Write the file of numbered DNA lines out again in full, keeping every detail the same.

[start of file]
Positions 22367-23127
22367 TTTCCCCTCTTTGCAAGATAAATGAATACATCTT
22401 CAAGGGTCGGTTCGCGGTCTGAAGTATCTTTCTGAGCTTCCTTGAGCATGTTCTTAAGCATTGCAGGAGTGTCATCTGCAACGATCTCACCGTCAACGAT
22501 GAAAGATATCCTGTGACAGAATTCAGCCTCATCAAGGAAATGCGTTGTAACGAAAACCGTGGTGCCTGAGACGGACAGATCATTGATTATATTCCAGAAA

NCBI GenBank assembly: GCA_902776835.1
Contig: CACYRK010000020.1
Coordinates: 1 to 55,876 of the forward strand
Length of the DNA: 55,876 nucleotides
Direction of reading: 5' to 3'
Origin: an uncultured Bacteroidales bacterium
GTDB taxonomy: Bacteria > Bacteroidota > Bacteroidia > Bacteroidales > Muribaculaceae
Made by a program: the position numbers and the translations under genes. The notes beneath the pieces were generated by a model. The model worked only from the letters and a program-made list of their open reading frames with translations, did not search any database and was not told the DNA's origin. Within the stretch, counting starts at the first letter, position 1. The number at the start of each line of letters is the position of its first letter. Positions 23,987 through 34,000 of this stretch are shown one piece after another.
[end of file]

Positions 22367-23127
22367 TTTCCCCTCTTTGCAAGATAAATGAATACATCTT
22401 CAAGGGTCGGTTCGCGGTCTGAAGTATCTTTCTGAGCTTCCTTGAGCATGTTCTTAAGCATTGCAGGAGTGTCATCTGCAACGATCTCACCGTCAACGAT
22501 GAAAGATATCCTGTGACAGAATTCAGCCTCATCAAGGAAATGCGTTGTAACGAAAACCGTGGTGCCTGAGACGGACAGATCATTGATTATATTCCAGAAA

NCBI GenBank assembly: GCA_902776835.1
Contig: CACYRK010000020.1
Coordinates: 1 to 55,876 of the forward strand
Length of the DNA: 55,876 nucleotides
Direction of reading: 5' to 3'
Origin: an uncultured Bacteroidales bacterium
GTDB taxonomy: Bacteria > Bacteroidota > Bacteroidia > Bacteroidales > Muribaculaceae
Made by a program: the position numbers and the translations under genes. The notes beneath the pieces were generated by a model. The model worked only from the letters and a program-made list of their open reading frames with translations, did not search any database and was not told the DNA's origin. Within the stretch, counting starts at the first letter, position 1. The number at the start of each line of letters is the position of its first letter. Positions 23,987 through 34,000 of this stretch are shown one piece after another.